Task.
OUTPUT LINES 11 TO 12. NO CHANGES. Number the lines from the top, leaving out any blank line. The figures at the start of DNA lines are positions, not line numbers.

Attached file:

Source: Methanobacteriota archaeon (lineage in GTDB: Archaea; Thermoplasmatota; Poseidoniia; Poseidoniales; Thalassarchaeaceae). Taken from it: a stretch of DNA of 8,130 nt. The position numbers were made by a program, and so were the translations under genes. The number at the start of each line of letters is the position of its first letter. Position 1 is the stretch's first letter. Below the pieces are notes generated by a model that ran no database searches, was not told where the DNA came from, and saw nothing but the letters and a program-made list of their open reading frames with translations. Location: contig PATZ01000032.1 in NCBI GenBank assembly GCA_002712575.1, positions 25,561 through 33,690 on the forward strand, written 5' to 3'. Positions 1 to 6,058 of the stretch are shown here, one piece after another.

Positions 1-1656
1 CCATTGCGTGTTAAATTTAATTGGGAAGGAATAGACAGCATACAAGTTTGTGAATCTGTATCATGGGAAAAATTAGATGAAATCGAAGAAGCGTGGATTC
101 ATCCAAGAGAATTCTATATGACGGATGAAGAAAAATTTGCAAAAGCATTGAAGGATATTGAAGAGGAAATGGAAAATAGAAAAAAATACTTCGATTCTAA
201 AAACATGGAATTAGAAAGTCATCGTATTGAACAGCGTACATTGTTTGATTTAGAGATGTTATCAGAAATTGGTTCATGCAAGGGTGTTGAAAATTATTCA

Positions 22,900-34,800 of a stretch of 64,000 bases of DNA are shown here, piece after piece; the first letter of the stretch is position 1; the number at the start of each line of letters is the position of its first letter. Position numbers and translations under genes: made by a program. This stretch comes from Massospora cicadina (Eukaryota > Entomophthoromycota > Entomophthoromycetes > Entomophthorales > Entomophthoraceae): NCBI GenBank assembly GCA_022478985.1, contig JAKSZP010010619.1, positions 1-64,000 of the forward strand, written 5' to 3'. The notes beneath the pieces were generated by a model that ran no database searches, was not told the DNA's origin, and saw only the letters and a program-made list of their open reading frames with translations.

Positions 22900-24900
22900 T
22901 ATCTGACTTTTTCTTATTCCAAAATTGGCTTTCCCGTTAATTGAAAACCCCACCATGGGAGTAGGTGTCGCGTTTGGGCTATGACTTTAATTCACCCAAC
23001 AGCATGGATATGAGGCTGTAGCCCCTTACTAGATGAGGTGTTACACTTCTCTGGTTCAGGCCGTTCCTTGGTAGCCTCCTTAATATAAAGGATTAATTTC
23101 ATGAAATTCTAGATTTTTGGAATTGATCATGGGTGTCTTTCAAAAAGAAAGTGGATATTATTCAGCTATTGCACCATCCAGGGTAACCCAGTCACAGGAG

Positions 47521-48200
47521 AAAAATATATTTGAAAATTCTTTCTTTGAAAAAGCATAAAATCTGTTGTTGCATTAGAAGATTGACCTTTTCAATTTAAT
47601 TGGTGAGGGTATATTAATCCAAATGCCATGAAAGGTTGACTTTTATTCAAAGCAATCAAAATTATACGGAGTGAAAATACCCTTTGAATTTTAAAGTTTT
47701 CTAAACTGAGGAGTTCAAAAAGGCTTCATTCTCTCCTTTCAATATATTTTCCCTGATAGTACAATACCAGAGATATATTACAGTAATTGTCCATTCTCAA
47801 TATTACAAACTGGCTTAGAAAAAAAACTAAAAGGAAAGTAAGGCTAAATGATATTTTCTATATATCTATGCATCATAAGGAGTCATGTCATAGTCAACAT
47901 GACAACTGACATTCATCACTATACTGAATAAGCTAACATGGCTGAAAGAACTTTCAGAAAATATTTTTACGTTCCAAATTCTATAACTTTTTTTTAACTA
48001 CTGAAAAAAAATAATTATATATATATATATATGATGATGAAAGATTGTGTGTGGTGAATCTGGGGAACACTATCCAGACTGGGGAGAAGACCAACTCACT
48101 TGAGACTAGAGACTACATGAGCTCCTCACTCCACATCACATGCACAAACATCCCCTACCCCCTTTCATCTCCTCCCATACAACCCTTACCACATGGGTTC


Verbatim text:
23101 ATGAAATTCTAGATTTTTGGAATTGATCATGGGTGTCTTTCAAAAAGAAAGTGGATATTATTCAGCTATTGCACCATCCAGGGTAACCCAGTCACAGGAG

Positions 47521-48200